Asthma and Psychosomaticism

I decided that the asthma attacks I had on Sunday were happening because I was LETTING them happen. Cold air or not, this kind of thing has never plagued me before, and I was not about to let it start being a problem now.

So I went out in cold air, and thought very healthy, positive things about my lungs.

It worked. I tightened up a little bit at one point, but it was nothing like Sunday.

It might not be ALL in my head, but I’d like to think that at least a portion of the cure is.

13 thoughts on “Asthma and Psychosomaticism”

  1. I have found similar results with sea sickness. I scuba dive and for years took various drugs to not get sick, but when it got to the point where I wasn’t enjoying my hobby due to lethargy and ‘mehness’, I decided I didn’t need the drugs and that I *wouldn’t* get sea sick. And I haven’t and I have been on trips where 9 out of 12 people are feeding the fish over the side of the boat and felt fine.

    I am sure that there is more to it that mere mind over matter, but it seems to be enough, which is fine by me.

  2. I can see where that might be. A lot of my worst attacks were exacerbated by anxiety–I remember my parents telling me to relax, to breathe slowly, to let myself breathe. It’s definitely a part of it.

  3. I didn’t realize that Mormonism and Scientology were compatible. ::snicker::

    Glad you were able to breathe, though..

    A thought, however.. It just recently got very cold.. and your body hadn’t had a chance to adapt to the sudden change.. Perhaps it might have something to do with acclimatization?

  4. Good to hear.

    As one of those medical types though, let me warn you. Asthma really isn’t a joke. As long as you can keep it under control, good for you, but make sure you’ve got a backup plan in case you lose it.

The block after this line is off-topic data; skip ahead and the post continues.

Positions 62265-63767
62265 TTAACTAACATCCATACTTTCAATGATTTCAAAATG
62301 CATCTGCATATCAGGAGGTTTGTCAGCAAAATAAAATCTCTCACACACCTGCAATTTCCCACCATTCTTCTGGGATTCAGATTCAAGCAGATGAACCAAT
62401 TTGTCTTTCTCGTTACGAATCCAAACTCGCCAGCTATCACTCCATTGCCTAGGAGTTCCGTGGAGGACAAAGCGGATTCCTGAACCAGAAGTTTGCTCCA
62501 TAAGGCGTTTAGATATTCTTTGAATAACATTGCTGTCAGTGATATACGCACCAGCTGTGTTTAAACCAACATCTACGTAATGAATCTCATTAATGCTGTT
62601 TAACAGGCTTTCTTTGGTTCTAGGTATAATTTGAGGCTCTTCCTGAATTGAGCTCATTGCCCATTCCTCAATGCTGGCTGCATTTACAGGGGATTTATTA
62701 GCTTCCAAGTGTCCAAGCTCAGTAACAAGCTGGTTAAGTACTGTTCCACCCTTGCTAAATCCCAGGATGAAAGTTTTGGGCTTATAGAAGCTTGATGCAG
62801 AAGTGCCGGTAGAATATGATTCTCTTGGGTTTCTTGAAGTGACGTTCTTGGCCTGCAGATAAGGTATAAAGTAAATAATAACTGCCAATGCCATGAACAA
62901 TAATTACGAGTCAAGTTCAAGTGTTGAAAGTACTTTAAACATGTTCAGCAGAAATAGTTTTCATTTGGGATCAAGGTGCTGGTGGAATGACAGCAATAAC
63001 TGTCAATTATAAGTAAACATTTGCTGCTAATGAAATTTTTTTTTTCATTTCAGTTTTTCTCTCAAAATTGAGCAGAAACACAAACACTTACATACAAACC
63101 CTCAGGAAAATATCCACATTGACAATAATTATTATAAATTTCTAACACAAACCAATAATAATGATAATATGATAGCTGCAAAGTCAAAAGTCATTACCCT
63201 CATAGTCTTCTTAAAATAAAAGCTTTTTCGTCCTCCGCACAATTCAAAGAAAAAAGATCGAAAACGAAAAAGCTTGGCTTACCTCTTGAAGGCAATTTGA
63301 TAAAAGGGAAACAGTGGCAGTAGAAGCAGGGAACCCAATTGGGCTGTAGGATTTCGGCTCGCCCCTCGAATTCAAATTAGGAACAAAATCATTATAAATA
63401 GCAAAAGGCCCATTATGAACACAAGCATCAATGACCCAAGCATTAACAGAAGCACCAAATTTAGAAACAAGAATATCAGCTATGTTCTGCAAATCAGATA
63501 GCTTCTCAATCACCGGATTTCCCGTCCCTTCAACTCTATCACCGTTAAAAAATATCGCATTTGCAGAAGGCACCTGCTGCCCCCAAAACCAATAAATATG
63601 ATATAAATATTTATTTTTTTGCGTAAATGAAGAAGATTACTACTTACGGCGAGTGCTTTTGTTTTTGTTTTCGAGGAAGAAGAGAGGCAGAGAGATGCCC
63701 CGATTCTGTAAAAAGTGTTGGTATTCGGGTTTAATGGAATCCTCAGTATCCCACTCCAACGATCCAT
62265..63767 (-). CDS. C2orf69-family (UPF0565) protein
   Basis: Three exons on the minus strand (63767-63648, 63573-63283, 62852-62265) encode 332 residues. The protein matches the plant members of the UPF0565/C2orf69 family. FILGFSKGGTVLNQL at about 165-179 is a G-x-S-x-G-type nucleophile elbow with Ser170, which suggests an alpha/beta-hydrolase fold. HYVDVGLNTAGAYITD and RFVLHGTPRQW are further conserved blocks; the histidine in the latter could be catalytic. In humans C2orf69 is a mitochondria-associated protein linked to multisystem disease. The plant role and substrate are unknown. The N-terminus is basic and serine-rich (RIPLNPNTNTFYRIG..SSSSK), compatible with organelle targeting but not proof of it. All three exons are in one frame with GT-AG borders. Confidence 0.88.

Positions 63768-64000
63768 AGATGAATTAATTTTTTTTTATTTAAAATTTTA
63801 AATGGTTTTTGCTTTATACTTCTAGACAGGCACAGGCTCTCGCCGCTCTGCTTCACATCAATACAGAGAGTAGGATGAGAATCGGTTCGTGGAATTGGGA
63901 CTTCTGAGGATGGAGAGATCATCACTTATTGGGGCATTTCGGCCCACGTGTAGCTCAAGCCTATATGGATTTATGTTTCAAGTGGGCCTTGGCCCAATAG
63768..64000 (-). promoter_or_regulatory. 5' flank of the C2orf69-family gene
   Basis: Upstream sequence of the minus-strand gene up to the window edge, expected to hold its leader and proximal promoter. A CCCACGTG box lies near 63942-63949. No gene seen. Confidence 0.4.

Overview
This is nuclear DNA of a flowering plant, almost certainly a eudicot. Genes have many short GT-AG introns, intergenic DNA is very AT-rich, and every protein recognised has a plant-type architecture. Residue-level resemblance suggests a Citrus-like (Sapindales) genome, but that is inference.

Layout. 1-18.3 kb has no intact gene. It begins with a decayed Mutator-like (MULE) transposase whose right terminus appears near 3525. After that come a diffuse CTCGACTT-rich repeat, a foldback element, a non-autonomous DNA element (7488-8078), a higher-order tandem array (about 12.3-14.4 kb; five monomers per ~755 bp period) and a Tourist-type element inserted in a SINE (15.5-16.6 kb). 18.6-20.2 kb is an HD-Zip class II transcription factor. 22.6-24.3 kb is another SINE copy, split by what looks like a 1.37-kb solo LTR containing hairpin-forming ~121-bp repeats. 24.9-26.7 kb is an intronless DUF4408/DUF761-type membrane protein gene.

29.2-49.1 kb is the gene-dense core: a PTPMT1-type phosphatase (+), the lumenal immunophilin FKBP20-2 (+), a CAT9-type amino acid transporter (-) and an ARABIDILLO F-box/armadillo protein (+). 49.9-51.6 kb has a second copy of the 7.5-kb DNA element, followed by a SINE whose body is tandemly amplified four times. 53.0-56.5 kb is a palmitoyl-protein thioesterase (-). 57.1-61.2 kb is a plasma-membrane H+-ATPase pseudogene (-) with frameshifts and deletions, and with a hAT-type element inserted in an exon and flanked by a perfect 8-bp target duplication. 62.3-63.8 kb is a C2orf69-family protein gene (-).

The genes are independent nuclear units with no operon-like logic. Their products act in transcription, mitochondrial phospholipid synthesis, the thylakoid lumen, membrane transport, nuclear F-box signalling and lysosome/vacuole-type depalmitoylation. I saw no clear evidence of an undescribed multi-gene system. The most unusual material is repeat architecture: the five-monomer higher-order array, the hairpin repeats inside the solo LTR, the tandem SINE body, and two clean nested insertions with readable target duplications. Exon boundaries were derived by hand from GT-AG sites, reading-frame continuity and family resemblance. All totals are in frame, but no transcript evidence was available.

The inability to breathe causes an incredibly primal panic, and it’s very hard to keep focused with that. Just make sure you have some medicinal backup plan. I perpetually need to know what happens next on the strip, and I need you alive for that!

    Plus, you know, for your sake and everything…

  5. I know hiccups are. I still recall the day back in 1994 when a friend suggested I could stop hiccuping by sheer willpower, and it worked. AND I DIDN’T HAVE HICCUPS AGAIN FOR 6 YEARS.

    And, thank you Howard, the hiccups I got 6 years later occurred as we sat discussing my digestion problem outside of ComicCon 2000, and you said that a particular ailment always made you hiccup. Within 20 minutes I was hiccuping. You bastard!

    Fortunately I just turned them off again, but man, that was nutty.

    The difference here, though, is that hiccups are the movement of a voluntary muscle, and asthma is… well, I don’t know what asthma is. Lung Monkeys closing Air Doors? Something like that.

  6. Well, my can’t-breathe attacks (they keep telling me I don’t have asthma) are certainly made worse by anxiety, including the fear of having one! So making a conscious decision to relax can help a lot. Just, you know, keep an inhaler handy anyway. Just in case.

  7. Congratulations! You’ve discovered Biofeedback (level 1)!

    As McCavity said, a full blow asthma attack can be a very dangerous condition. Please be sure you’ve got a backup plan in place (like an inhaler). Just in case.


  8. I used to find that as a kid an asthma attack would be worst away from home. As I grew up I realised that the panic was causing more difficulty breathing than the asthma.

Comments are closed.